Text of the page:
This is Not How You Review Games

Two popular tweets going around are pictures of Steve Hogarty’s reviews of expansions for The Sims 2. Retweeted by a variety of people, including of course illustrious RPS folk, the reviews are considered raw, gritty, accurate, and the fact that EA execs wanted him fired from PC Zone just validates those claims.

As you can see from the header, it certainly isn’t worried about being “edgy.” So yes the article is very gruff, and gruffness has a place. Being blunt, sometimes even foul, can go a long ways for your message. But is this a well written review? Well no, it isn’t. I would say it doesn’t even qualify as a review, but rather merely slander upon some strawman at EA. The review, as you can see, is a hypothetical story about EA executives sharing a moment where they dream up a way to bilk people of their cash. Shortly after one of the executives returns home, strikes his wife, and commits suicide. All over being part of such a horrible thing as Sims 2 expansions. The final line is just an insult. There is a lot of very bad here, much of it obvious. But it isn’t even a review. If EA had been deceptive about the content of this, I would be more sympathetic, but people aren’t going to be misled by a box called The Sims 2: H&M Fashion Stuff. All of the marketing is around the fact that it is exactly what it is, a collection of branded clothes for your sims. For this, Steve gave it a 5. Out of 100. He claims that the product is 1/20th of what it could be, but doesn’t tell us anything about its quality as a content pack of clothes for your sims.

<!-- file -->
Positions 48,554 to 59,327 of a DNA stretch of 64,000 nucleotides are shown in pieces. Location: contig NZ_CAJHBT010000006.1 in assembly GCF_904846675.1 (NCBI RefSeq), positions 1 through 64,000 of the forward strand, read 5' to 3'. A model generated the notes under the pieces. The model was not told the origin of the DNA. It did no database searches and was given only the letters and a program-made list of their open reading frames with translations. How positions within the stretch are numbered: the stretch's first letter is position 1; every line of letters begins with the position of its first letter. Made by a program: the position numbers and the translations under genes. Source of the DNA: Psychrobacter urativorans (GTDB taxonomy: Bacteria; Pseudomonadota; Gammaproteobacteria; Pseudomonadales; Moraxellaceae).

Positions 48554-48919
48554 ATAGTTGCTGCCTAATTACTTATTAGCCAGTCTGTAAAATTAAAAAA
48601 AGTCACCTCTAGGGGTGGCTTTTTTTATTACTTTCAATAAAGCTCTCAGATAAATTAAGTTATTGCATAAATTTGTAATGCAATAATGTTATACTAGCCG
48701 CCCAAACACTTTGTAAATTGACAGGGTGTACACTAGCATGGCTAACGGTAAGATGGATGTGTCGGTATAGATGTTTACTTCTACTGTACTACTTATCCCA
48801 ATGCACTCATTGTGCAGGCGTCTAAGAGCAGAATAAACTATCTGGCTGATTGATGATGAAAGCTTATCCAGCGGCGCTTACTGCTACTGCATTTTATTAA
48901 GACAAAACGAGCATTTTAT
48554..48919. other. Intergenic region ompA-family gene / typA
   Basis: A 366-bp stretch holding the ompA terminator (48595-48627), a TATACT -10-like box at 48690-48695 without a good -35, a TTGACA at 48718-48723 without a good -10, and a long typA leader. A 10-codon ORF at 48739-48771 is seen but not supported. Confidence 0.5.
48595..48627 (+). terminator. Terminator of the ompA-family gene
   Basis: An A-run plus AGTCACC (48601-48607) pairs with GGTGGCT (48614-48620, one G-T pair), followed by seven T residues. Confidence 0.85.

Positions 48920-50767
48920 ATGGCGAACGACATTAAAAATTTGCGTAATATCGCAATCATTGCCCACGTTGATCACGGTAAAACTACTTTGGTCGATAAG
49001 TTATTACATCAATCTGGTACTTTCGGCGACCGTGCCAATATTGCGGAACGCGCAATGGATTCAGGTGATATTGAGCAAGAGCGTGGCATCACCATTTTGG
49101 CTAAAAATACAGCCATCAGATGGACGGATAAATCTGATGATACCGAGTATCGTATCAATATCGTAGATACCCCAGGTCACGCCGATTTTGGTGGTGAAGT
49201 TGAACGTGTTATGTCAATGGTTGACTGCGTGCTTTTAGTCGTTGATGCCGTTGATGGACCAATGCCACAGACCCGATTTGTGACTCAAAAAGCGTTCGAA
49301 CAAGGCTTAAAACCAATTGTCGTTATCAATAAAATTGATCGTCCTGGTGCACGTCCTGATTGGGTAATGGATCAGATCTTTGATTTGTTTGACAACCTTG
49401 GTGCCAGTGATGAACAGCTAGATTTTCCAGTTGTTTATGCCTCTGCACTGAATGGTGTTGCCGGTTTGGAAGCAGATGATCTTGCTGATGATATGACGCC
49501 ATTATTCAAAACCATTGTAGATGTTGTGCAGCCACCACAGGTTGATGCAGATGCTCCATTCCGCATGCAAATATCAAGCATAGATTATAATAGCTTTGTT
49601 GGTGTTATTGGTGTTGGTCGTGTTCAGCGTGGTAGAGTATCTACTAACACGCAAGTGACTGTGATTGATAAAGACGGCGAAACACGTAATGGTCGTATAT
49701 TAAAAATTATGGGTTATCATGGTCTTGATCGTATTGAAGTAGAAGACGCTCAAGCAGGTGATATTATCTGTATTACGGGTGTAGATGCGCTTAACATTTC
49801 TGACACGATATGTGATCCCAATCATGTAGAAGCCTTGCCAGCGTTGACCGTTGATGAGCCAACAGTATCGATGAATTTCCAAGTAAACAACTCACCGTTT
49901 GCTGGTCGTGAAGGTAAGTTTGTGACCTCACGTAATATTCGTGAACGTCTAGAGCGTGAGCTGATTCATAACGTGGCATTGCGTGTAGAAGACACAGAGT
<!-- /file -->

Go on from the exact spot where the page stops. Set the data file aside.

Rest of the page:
Do they look good? How is the variety? Are there any rendering issues? How was the install? Do you get enough of them? Do they go well with the Sims universe? Steve didn’t review the product which he was payed to, likely using a review code provided by EA, he wrote an insulting missive because he didn’t like the clearly messaged idea. He didn’t like that some people will pay for more clothing options for their virtual characters. No wonder a “shitbag executive” wanted him fired, they didn’t get a review critical of their product, they got an insult and no review.


For the next “review” he “stuck to the facts”, and by that I mean he provided a list of assets without any information as to their quality for their purpose. Apparently furniture is only 75% of an ontological failure, instead of a 95% failure. He at least states that he believes the number is indicative of the quality of this pack, but he doesn’t tell the reader anything that they couldn’t have found out by looking at the box.

This is not journalism, this is drunken scrawling on a bar napkin and fist bumping your bros about how much you totally burned those suits. I don’t care for those content packs, so I would seek to avoid reviewing them, but if I found myself in a position where I had to, I would try to consider their merits of what they are versus what they could be, without changing their entire nature. This is not analysis and consumer advocacy, it is vitriol.